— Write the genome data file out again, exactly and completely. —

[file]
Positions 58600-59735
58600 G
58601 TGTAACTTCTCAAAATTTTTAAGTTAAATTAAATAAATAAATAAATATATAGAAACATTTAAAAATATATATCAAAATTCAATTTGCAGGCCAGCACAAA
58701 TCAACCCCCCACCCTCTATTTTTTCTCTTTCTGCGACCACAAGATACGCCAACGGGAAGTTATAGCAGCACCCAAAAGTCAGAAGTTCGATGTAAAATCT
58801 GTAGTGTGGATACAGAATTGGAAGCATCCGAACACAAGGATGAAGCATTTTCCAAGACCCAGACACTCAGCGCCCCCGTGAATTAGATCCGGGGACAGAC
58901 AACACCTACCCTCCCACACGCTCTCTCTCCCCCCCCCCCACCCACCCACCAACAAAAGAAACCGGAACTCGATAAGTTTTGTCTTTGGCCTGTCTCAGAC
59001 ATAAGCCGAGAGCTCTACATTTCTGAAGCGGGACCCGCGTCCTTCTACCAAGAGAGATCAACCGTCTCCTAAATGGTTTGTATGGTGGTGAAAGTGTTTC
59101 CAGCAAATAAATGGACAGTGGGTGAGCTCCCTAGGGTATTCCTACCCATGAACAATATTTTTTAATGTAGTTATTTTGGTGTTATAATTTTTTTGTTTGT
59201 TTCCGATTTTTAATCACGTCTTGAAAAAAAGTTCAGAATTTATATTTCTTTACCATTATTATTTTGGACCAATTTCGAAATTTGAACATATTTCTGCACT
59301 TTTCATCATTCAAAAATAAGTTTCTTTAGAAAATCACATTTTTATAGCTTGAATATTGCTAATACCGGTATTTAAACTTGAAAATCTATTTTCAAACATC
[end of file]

Positions 58600-59735
58600 G
58601 TGTAACTTCTCAAAATTTTTAAGTTAAATTAAATAAATAAATAAATATATAGAAACATTTAAAAATATATATCAAAATTCAATTTGCAGGCCAGCACAAA
58701 TCAACCCCCCACCCTCTATTTTTTCTCTTTCTGCGACCACAAGATACGCCAACGGGAAGTTATAGCAGCACCCAAAAGTCAGAAGTTCGATGTAAAATCT
58801 GTAGTGTGGATACAGAATTGGAAGCATCCGAACACAAGGATGAAGCATTTTCCAAGACCCAGACACTCAGCGCCCCCGTGAATTAGATCCGGGGACAGAC
58901 AACACCTACCCTCCCACACGCTCTCTCTCCCCCCCCCCCACCCACCCACCAACAAAAGAAACCGGAACTCGATAAGTTTTGTCTTTGGCCTGTCTCAGAC
59001 ATAAGCCGAGAGCTCTACATTTCTGAAGCGGGACCCGCGTCCTTCTACCAAGAGAGATCAACCGTCTCCTAAATGGTTTGTATGGTGGTGAAAGTGTTTC
59101 CAGCAAATAAATGGACAGTGGGTGAGCTCCCTAGGGTATTCCTACCCATGAACAATATTTTTTAATGTAGTTATTTTGGTGTTATAATTTTTTTGTTTGT
59201 TTCCGATTTTTAATCACGTCTTGAAAAAAAGTTCAGAATTTATATTTCTTTACCATTATTATTTTGGACCAATTTCGAAATTTGAACATATTTCTGCACT
59301 TTTCATCATTCAAAAATAAGTTTCTTTAGAAAATCACATTTTTATAGCTTGAATATTGCTAATACCGGTATTTAAACTTGAAAATCTATTTTCAAACATC